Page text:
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Geodatabases and ArcSDE
Data management workflows, transactions, and versioning
Managing Distributed Data
For checkout/check-in replicas, all edits made on the child replica are synchronized and the following rules, except for those in the "Maintaining relationships" section, don't apply.
For two-way and one-way replication, the same filters and relationship class rules used in replica creation are applied during synchronization, with the exception of filters based on a selection set. When determining the changes to send, all edits in each replica dataset that have been applied since the last synchronization are evaluated. If an edit satisfies the replica's filters, it will be synchronized.
The graphic below depicts how the replica area filter is applied during synchronization when features are moved in an edit session. The following edits will be sent to the relative replica during synchronization:
- A feature is moved to a new location inside the replica area.
- A feature is moved out from inside the replica area. The feature's new location will be updated on the relative replica during synchronization even though it lies outside the replica area.
NOTE: In order for the edit to be sent, the feature must have existed inside the replica filter at the time of the previous synchronization. For example, if you insert a feature, move it out, and then synchronize with the relative replica, these changes will not be sent.
- A feature is moved from outside the replica area into the replica area.
When a feature is moved that is not within the replica area (scenario 4), it does not get updated on the relative replica during synchronization.
Filters based on selection sets are applied during replica creation but are ignored during synchronization. The synchronization process treats a selection set filter as if it is all rows. For example, if only a selection set is used to define the rows to replicate from a table during replica creation, all changes made to that table are applied during synchronization. If a selection set and other filters were used to define the rows to replicate from a table during replica creation, only the other filters are applied during synchronization. For example, if a selection set and a definition query are applied during replica creation, only the definition query is applied during synchronization.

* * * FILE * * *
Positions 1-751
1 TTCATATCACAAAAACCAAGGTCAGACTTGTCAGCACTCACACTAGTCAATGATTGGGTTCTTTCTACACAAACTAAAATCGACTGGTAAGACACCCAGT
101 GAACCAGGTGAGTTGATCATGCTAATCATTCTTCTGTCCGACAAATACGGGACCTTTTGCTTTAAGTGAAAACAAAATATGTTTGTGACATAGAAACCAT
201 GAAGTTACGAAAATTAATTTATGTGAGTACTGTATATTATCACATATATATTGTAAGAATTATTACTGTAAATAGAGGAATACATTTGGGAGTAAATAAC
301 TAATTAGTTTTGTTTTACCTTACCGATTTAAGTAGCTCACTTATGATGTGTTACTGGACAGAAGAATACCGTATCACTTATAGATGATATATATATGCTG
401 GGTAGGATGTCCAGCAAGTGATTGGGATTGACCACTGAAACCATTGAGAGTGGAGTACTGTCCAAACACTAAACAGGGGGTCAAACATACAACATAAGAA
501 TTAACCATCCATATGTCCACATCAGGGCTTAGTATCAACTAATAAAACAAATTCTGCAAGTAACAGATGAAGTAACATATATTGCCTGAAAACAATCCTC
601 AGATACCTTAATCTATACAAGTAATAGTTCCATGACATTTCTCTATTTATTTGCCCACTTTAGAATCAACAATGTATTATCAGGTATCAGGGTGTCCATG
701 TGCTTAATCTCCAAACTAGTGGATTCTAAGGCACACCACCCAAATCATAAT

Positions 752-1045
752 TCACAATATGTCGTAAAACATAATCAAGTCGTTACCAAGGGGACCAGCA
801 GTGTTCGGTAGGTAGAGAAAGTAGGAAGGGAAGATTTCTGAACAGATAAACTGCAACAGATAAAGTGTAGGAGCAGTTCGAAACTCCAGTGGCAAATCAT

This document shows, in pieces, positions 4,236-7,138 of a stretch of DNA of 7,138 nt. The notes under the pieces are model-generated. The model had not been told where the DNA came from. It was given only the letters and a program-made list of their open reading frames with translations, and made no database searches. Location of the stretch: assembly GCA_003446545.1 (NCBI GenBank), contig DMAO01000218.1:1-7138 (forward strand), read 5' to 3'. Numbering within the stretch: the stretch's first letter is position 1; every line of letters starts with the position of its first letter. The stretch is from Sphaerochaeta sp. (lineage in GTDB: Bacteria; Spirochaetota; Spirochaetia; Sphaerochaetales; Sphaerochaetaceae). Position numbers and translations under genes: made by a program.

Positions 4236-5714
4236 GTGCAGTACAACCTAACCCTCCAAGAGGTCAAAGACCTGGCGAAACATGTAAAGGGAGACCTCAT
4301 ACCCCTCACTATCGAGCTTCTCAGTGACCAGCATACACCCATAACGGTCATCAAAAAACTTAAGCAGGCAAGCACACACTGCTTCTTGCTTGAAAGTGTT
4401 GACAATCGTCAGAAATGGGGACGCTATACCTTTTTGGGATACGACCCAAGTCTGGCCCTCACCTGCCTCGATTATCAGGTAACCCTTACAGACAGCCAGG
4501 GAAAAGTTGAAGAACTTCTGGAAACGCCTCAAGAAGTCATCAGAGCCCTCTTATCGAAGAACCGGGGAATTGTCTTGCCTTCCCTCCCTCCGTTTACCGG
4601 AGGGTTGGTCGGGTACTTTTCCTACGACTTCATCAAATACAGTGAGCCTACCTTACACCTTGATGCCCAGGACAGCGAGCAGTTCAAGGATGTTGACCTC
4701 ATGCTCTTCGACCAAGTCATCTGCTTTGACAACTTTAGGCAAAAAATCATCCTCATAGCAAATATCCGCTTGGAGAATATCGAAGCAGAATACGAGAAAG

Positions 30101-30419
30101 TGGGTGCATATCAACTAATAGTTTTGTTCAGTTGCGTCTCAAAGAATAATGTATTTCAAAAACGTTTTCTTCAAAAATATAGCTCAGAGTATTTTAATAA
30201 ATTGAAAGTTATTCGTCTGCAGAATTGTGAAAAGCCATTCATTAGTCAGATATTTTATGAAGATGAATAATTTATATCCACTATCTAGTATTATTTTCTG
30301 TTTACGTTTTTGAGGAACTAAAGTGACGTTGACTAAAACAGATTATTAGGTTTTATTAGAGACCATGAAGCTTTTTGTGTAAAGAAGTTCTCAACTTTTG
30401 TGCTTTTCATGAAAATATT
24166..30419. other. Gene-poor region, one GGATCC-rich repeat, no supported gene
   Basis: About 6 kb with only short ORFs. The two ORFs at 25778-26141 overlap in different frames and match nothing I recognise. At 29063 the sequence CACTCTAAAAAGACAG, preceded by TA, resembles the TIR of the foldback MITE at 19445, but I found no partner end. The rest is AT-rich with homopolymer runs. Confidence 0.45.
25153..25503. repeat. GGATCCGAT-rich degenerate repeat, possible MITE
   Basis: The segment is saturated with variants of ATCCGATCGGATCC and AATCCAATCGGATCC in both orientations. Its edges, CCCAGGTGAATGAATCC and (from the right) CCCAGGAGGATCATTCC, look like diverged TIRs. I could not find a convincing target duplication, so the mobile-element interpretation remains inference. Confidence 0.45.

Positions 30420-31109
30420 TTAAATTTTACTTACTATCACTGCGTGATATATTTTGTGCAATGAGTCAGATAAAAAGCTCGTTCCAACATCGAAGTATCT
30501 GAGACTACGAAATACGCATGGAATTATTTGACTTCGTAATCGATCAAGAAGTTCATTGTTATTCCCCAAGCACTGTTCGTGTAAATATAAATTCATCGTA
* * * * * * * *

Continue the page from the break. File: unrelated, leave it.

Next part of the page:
If the data that you are replicating includes relationship classes, it will have an effect on the synchronization process. The following describes how relationship classes are applied during synchronization.
If an edit does not satisfy the filters, it may still be synchronized if it meets the following criteria:
- It belongs to a dataset with a schema-only filter and is involved in at least one relationship class.
- It is related to a row in another dataset that satisfies the filters. The row that it is related to does not have to have been edited since the last synchronization.
- It is in a dataset that is related to a dataset with a schema-only filter.
This means that rows in feature classes or tables that have filters other than schema only can only be synchronized if they meet the filter criteria.
These rules also allow for chaining of related data. This can occur when, through relationship classes, a row in a distant destination class can be traced back through multiple relationships to the origin in the replica.
In this example, three buildings are selected for replication. Because related records are included in the replica creation process, the related destination class is also replicated. Fields in the destination class related to the origin features are edited on the child replica. When the replicas are synchronized, these edits are updated on the related destination class in the parent replica.
Synchronization maintains relationships. For example, if a new relationship is added in the relative replica, it will be maintained when the rows involved are synchronized. Maintaining the relationship may require changing the foreign key value on the replica receiving changes if the origin key is the objectid field.
The following examples describe the behavior of related records during synchronization:
In this first example, some features in an class, buildings, were selected for replication. The buildings are related through a nonattributed relationship
to attribute records in a table that were excluded from the replication. During editing on the child replica, a building was deleted. On synchronization, to void the relationship with the feature that was deleted, the corresponding entry in the foreign key field in the related class, the table, is set to NULL.
This synchronization behavior may also result in the deletion of rows representing relationships in an attributed relationship class table (as seen in the next example).
In this example, the relationship between the origin feature class and the destination class table is attributed, which means the relationship itself has an associated table. Both the relationship and the destination class were excluded in the replica creation process. Edits made to the origin feature class on the child replica resulted in one feature being deleted. On synchronization, the row in the attributed relationship class table representing this feature’s relationship to an object in the destination class is removed.
Only relationships are deleted on synchronization; related objects themselves are never deleted.